Langly looked at the Strughold Mining Company photograph that Mulder had to identify the individuals. He identified Victor Klemper and informed Mulder and Scully about his history. (TXF: "Paper Clip")
Langly and Frohike helped Mulder break into the Lombard Research Facility while seeking a way to help with Scully's cancer. Langly and Frohike hid in a tube connected to the security system. Langly watched the cameras, directing Mulder and Byers inside. (TXF: "Memento Mori")
1998 & Early 1999Edit
Scully came to ask Langly, Frohike and Byers to study Gibson Praise and his abilities through data from a type of EEG. Like the others, he was uneasy when explaining who Fowley was. They were able to determine Praise's special abilities. (TXF: "The End")
Langly visited Mulder in hospital with Byers and Frohike. They informed him of he was. (The X-Files: Fight the Future)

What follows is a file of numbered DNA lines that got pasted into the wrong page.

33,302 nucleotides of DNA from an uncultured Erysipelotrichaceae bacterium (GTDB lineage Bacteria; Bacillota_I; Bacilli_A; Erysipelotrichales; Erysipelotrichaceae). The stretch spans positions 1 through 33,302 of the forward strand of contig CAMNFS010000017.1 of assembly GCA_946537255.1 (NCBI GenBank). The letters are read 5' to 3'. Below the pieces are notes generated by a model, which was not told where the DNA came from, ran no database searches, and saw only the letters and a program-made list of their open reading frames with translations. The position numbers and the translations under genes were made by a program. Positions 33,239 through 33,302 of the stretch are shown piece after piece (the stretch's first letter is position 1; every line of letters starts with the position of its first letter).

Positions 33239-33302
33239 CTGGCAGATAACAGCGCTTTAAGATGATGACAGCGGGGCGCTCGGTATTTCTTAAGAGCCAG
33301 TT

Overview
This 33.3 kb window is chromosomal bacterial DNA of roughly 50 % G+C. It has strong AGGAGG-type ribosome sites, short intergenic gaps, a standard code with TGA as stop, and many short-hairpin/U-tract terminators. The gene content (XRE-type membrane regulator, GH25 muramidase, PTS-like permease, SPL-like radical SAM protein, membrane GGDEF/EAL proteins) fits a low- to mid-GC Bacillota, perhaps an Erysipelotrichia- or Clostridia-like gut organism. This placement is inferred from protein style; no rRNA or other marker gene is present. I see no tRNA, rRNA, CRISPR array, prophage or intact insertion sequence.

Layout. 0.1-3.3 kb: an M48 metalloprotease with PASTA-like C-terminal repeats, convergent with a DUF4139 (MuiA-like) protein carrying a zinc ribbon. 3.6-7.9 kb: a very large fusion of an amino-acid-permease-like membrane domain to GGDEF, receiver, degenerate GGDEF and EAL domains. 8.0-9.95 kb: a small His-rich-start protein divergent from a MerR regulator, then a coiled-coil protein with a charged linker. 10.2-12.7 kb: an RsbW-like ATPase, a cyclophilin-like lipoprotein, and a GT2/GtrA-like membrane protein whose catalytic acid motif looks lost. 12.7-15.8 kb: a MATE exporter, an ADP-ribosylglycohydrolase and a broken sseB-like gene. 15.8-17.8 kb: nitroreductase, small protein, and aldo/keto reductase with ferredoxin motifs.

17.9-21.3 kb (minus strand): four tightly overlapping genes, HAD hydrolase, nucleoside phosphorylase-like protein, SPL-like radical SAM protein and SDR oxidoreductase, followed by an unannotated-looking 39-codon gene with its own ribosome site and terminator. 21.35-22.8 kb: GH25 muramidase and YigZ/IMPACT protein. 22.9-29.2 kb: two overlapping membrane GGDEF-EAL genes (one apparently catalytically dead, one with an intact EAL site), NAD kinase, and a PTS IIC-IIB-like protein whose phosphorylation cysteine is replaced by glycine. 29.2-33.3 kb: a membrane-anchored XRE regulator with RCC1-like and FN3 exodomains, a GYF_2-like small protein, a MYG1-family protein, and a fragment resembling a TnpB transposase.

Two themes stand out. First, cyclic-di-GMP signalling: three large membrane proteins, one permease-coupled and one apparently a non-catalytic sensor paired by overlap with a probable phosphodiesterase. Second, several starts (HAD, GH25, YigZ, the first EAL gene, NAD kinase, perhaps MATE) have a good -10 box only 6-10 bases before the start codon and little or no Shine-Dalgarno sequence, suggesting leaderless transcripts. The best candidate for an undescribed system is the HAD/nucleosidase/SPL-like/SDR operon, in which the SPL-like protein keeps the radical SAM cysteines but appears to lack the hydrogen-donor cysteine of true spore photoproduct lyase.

The Las Vegas IncidentEdit
After The Lone GunmanEdit
John Fitzgerald ByersEdit
Yves Adele HarlowEdit
Background InformationEditThe only description of Langly provided in the script of TXF: "E.B.E.", in which he first appears with the other Lone Gunmen, states, "thick lenses in black framed eyeglasses - he wears a Ramones T-shirt".
An early version of the script for TXF: "Unusual Suspects" gives Langly's name as "Ringo", but this fact did not make it into the final episode and that name was never used in any subsequent episode of The X-Files. His full name was first revealed in the opening credits from The Lone Gunmen series, in which his name is given as "Richard 'Ringo' Langly".
In that series, Langly is the only main character whose name does not appear in an episode title; the surnames of the other two Lone Gunmen appear in "Eine Kleine Frohike" and "Maximum Byers" while the names used by their associates, Jimmy Bond and Yves Adele Harlow, are referenced in the titles "Bond, Jimmy Bond", "Diagnosis: Jimmy" and "All About Yves".
|Appearances for Richard Langly|
|The X-Files: Fight the Future|
The Lone GunmenEdit